abstract414 - ROBOTIC REPAIR OF SUPRATRIGONAL VESICOVAGINAL FISTULA WITH SIGMOID EPIPLOICA APPENDAGE INTERPOSITION: A CASE SERIES
ROBOTIC REPAIR OF SUPRATRIGONALVESICOVAGINAL FISTULA WITH SIGMOID EPIPLOICA APPENDAGE INTERPOSITION:A CASE SERIES
D. SANDERSON1, K. FAN1, J. RUTKOWSKI 2, A. EDDIB 2;
1Millard Fillmore Suburban Hosp., Williamsville, NY,2Western New York Urology Associates, Cheektowaga, NY.
Introduction: Surgicalcorrection of vesicovaginal fistulae (VVF) has been burdensome toboth the patient and surgeon (1-3). Successful repair is dependentupon a multitude of factors including fistula size, location, timingof antecedent injury, previous radiation, use of interposition flaps,surgeon skill and technique, surrounding tissue quality, andpost-operative bladder drainage (1-3). Although controversial, theuse of tissue interposition during primary repair of VVF has beenadvocated to improve healing and decrease the risk of recurrence(2,3). Vascularized omentum is the most commonly used tissue forinterposition, but requires access to the upper abdomen and creationof a J flap to facilitate mobilization and maintenance of vascularity(2,3). Interposition of sigmoid epiploica appendage(s) during VVFrepair has been successful and avoids the technical challenges posedby interposition of omentum.
Objective: The aim of thisstudy is to present our experience with sigmoid epiploicainterposition during robotic repair of supratrigonal VVF using anintraperitoneal, extravesical technique.
Methods: Clinicaland surgical data was abstracted from June of 2015 to September of2016. Features of the surgical technique include: 1) cystoscopy withplacement of bilateral retrograde ureteral catheters, 2)cannulization of the fistula with an open-ended catheter exitingthrough the vagina, 3) 5 port peritoneal access with the da Vinci®Surgical System (Intuitive Surgical, Sunnyvale, CA) with a bedsideassistant port, 4) adhesiolysis if needed for exposure, 5)mobilization of the bladder from the vagina, 6) removal of theepithelialized edges of the fistulous tract, 7) single-layer closureof the vagina, 8) tension-free layered closure of the bladder, 9)pressure testing the bladder repair with 300 mL of sterile water, 10)interposition of sigmoid epiploica appendage(s), and 11) prolongedbladder drainage with indwelling transurethral catheter.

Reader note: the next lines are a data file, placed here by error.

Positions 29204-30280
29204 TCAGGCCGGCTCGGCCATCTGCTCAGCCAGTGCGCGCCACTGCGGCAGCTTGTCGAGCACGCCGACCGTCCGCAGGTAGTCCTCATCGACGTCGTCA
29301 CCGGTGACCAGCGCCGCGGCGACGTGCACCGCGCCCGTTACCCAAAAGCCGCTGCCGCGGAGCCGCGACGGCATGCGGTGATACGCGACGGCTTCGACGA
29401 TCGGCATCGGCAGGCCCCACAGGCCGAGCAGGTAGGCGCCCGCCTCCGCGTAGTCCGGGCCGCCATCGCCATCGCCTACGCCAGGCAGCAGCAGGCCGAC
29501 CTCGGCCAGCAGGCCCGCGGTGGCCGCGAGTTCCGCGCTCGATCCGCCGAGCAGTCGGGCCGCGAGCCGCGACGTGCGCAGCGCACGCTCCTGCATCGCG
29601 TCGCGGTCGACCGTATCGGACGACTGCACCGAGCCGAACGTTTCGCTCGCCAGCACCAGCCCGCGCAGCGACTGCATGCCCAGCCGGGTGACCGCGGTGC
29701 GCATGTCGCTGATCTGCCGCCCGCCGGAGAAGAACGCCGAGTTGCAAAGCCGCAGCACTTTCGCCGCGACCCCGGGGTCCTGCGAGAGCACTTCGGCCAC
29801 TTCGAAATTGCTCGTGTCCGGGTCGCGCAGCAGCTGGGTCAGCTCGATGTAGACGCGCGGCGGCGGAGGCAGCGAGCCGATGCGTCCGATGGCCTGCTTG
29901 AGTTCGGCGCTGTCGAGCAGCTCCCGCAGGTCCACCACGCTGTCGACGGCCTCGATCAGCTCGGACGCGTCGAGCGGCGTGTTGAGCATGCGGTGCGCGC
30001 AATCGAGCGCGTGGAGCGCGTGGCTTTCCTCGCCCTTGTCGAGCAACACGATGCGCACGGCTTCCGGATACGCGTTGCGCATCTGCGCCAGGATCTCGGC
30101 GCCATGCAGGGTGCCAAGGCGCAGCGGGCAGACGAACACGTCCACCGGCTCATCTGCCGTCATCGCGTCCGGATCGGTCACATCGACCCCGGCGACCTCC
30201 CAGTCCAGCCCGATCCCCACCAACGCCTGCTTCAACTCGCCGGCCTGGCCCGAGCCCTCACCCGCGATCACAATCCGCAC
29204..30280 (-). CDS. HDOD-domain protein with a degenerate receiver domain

Results:In the group of 5 VVF repairs identified during the study period,abdominal hysterectomy was the most common antecedent surgicalprocedure. At time of repair, patients had an average age of 51.8years and a body mass index (BMI) of 32.4 kg/m2. Theaverage operative time was 218 minutes with robotic console time of147 minutes on average. Patients experienced an average estimatedblood loss (EBL) of 49 mL and received 5.4 morphine milligramequivalents (MME) in the post anesthesia care unit (PACU). Most thepatients were discharged to home on post-operative day 1. To date,all repairs have been successful without recurrence at 5 to 19months.
Conclusions: The use of sigmoid epiploicaappendages for tissue interposition during robotic repair of VVFappears safe and efficient with low morbidity. The use of epiploicamay increase the number of patients eligible for interposition due tothe proximity of the tissue to the operative field.
Flores-CarrerasO, Cabrera JR, Galeano PA, Torres FE. Fistulas of the urinary tractin gynecologic and obstetric surgery. Int Urogynecol J Pelvic FloorDysfunct. 2001; 12(3):203-14.
Evans DH,Madjar S, Politano VA, Bejany DE, Lynne CM, Gousse, AE.Interposition flaps in transabdominal vesicovaginal fistula repairs:are they really necessary? Urology. 2001 Apr;57(4):670-4.
Miklos JR,Moore RD, Chinthakanan O. Laparoscopic and robotic-assistedvesicovaginal fistula repair: a systematic review of the literature.J Minim Invasive Gynecol. 2015 Jul-Aug;22(5):727-36.